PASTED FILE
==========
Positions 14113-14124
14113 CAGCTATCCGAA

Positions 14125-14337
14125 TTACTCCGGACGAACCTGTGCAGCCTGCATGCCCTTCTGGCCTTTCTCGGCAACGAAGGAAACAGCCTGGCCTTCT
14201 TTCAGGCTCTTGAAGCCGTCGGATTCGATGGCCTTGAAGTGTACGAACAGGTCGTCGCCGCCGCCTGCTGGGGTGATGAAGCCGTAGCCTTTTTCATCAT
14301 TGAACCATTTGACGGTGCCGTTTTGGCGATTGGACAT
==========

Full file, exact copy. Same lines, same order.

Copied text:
Positions 14113-14124
14113 CAGCTATCCGAA

Positions 14125-14337
14125 TTACTCCGGACGAACCTGTGCAGCCTGCATGCCCTTCTGGCCTTTCTCGGCAACGAAGGAAACAGCCTGGCCTTCT
14201 TTCAGGCTCTTGAAGCCGTCGGATTCGATGGCCTTGAAGTGTACGAACAGGTCGTCGCCGCCGCCTGCTGGGGTGATGAAGCCGTAGCCTTTTTCATCAT
14301 TGAACCATTTGACGGTGCCGTTTTGGCGATTGGACAT